Apollo’s apocalypse

The title refers to Marlon Brando in regards to Apocalypse Now (1979). He wasn’t exactly at peak form when he was acting in it. Physically, he was fat enough to be replaced in a way that should have served as a warning to Ryan Gosling (who was replaced by Mark Wahlberg in The Lovely Bones). Psychologically, he was a nuisance whose ineptitude would have resulted in lesser actors being fired for unprofessionalism. Financially, he was so draining that the so-called self-imposed retirement was more to do with blacklisting. I mean, let’s face it, he was surpassed by method actors such as Robert De Niro, Al Pacino, Dustin Hoffman and Jack Nicholson. Harvey Keitel would have been recognized as belonging to this group of luminaries had he been the star of this film. Filming began on Monday, March 22, 1976. Three weeks later, he was no longer the star. The real reason why he was replaced is because the previous actor who the director wanted became available.



Although Taxi Driver had been released in the previous month, Keitel was the last choice for the role of Captain Benjamin L. Willard. Martin Sheen was more recognizable as a leading man. Badlands, a box office flop, found a home on television. This resulted in him becoming a leading man of TV movies. What made him more desirable from a cinema viewpoint was that he had been cast in a disaster movie with big names, hence why he was unavailable. The filming of The Cassandra Crossing finished in mid-April of 1976. When Francis Ford Coppola first approached Sheen, it had to have been after filming began in November of 1975. The below advertisement for the trade press was nothing more than a way to keep the money flowing in what was going to be a film that would need to go into overtime. United Artists, the distributor, printed a thousand posters stating that Keitel was the star. If they had been kept in the loop, they would’ve known about Coppola’s treachery.



The amount of time that he had spent on location was downplayed because it wouldn’t make sense for Francis to realize how miscast that the real-life marine was after so much time had gone by. A less convincing lie is that Keitel wasn’t comfortable in the jungle despite being a marine for three years. An even lesser lie is that Coppola claimed to have unexpectedly come across Martin at the Los Angeles Airport after deporting from the Philippines. All things considered, Harvey’s net-worth (in 2018) isn’t too far behind that of Martin. Harvey is worth 45 million dollars whereas Martin’s net-worth is 50 million. The above shot is addressed by the film’s editor – Walter Murch: “If you look at the shot, it’s from a helicopter looking at the boat as it’s taking off from the dock at the beginning of the trip. The boat leaves the dock and circles then heads out in the ocean. The person sitting on the front of the boat is Harvey Keitel. It’s such a long shot that you can’t tell, but he is in the film!”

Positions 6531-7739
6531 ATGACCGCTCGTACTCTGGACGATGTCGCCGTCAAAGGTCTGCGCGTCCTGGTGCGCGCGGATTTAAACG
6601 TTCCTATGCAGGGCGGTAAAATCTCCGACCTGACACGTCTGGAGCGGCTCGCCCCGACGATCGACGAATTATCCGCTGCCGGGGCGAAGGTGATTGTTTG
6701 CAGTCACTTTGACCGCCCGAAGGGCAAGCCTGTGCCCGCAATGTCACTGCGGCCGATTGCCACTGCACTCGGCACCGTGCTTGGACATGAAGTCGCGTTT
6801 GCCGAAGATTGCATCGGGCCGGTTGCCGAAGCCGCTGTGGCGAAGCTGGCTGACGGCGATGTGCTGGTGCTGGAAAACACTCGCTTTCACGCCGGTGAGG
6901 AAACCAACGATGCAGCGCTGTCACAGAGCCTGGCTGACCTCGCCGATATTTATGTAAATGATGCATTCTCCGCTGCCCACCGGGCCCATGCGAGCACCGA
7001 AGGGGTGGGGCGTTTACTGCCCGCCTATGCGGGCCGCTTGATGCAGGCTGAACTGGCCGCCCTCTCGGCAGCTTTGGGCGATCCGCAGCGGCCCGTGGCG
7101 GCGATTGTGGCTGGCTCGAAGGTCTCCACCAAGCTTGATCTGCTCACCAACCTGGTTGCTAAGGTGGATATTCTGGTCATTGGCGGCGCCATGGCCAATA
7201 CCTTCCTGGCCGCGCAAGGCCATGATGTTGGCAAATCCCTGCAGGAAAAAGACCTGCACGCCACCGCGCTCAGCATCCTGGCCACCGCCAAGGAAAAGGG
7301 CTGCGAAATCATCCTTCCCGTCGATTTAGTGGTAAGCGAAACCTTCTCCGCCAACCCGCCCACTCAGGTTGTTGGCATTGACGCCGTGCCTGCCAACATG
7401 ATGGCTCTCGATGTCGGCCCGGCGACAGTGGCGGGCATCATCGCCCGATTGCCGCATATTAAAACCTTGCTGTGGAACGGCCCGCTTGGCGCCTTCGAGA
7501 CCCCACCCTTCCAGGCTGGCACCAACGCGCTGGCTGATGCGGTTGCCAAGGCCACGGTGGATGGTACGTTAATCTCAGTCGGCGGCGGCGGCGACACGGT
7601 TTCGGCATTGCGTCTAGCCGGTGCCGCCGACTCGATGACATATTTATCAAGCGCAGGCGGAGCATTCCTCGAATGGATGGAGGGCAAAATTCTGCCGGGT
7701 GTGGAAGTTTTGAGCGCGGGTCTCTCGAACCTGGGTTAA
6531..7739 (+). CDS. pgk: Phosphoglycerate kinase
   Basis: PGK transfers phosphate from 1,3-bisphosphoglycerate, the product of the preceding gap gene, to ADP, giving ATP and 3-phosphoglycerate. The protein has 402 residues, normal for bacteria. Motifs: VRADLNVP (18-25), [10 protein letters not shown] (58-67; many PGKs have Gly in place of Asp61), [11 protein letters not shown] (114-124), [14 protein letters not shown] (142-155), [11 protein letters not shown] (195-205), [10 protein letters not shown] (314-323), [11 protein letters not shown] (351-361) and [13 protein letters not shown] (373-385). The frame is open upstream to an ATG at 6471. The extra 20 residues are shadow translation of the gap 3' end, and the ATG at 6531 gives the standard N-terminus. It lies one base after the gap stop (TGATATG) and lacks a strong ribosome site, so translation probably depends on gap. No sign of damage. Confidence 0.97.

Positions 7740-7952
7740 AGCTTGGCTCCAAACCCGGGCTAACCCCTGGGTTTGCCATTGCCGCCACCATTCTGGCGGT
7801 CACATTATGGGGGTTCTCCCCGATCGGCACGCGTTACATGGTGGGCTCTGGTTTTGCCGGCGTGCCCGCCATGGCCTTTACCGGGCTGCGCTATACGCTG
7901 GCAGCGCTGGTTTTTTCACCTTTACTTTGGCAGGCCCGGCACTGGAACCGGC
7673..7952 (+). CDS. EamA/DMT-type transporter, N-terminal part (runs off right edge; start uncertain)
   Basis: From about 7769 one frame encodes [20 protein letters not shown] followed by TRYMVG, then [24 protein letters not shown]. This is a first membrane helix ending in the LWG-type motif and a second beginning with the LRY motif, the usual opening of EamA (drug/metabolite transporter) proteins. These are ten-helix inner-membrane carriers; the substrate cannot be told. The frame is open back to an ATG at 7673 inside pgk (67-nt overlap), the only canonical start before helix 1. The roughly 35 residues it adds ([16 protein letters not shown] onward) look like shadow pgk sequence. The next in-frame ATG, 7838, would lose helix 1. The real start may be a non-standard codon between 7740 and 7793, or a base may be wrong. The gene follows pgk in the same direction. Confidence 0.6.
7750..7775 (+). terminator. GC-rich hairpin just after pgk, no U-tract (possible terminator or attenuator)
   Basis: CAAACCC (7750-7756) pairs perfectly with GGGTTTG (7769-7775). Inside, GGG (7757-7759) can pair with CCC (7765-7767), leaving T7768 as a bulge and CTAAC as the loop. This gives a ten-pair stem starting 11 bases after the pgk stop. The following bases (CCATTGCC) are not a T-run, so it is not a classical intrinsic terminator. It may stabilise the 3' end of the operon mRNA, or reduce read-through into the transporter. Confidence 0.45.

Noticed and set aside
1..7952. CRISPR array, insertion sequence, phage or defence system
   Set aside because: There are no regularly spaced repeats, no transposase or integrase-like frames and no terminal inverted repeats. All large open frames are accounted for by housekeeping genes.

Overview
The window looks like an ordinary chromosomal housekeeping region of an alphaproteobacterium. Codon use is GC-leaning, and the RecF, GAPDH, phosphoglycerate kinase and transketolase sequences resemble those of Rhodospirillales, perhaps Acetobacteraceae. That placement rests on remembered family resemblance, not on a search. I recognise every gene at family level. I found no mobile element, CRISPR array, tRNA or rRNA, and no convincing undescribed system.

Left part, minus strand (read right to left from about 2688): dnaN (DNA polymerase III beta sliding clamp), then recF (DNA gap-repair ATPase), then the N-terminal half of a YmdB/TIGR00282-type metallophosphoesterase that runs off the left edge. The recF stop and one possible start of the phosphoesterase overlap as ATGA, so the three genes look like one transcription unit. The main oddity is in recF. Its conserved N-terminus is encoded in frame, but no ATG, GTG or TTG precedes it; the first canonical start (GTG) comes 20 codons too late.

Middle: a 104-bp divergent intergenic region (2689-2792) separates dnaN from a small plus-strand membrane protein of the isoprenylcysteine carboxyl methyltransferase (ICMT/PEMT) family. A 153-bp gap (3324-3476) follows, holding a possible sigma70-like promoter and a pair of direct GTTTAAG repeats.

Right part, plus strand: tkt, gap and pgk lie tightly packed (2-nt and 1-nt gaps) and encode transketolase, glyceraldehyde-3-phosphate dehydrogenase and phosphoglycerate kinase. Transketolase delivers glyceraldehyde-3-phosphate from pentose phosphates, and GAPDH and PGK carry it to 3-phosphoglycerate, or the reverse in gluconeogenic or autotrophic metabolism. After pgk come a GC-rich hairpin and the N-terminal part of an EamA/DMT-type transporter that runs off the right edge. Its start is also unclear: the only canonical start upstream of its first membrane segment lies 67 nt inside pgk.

George Hickenlooper, the director of a documentary titled Hearts of Darkness: A Filmmaker’s Apocalypse, wrote a manuscript for a Keitel biography which failed to get published in the nineties. It remains unpublished, but he was kind enough to submit a sample in the late nineties. The gist of it is that George contacted Keitel about the doc. They had a few conversations, all of which would find Keitel referring to Coppola as that fat f#ck. On a later day, before Keitel invited George to his home at a later date. A small group of people were gathered there, among them was a young man who was going to direct Keitel for the first time. The film was going to be titled Reservoir Dogs. The director was Quentin Tarantino. At one point, Keitel took George aside and explained that he had felt betrayed by Coppola. Coppola and Keitel created Willard together. In what George describes as one of the most surreal moments of his life, Keitel constantly described himself as Willard.



Keitel politely refused to participate in the documentary, but asked George to see it when it was finished. In an interview that Keitel gave to the Los Angeles in the same week that he was fired. Reading between the lines of what he said, Coppola needed an excuse – give Keitel a contract to act in more films within a seven year period. Keitel agreed, but he required assurances from Coppola that he was a man of his word. Coppola said that he would let him work for other studios since Coppola would make money from loaning him out. When filming was going to be suspended for three months in order for Brando to be with his children, Keitel asked for a meeting. His reply was a letter (that consisted of five pages) from Coppola’s lawyers stating that Keitel had repeatedly refused to fulfil his obligation to execute a written memorialization, therefore Coppola Cinema Seven terminated said employment agreement. Keitel found it hard to get any work at all in the States.



He was almost resigned to the idea of giving up acting and finding a nine-to-five job to support himself. In a later interview with his friend, an artist named Julian Schnabel, Keitel recalled about his last night in the Philippines. He went down to the bar in the hotel where he was staying. A female singer was doing a cover of Frank Sinatra’s My Way. Keitel just sat there, nursing his drink and feeling encouraged by the song. By the time that it was the late nineties, he had made his peace with it. He agreed to act in a film where he played a former soldier who frequented a bar named after Apocalypse Now. Tony Bui’s Three Seasons (1999) was the first foreign-language production to triumph at the usually all-American Sundance Film Festival. It was the first film in the festival’s history to receive both the Grand Jury Award and Audience Award. Some peculiar trivia: both Keitel and Coppola received special thanks in the thanks section of a credit list in a 2007 film titled Expired.

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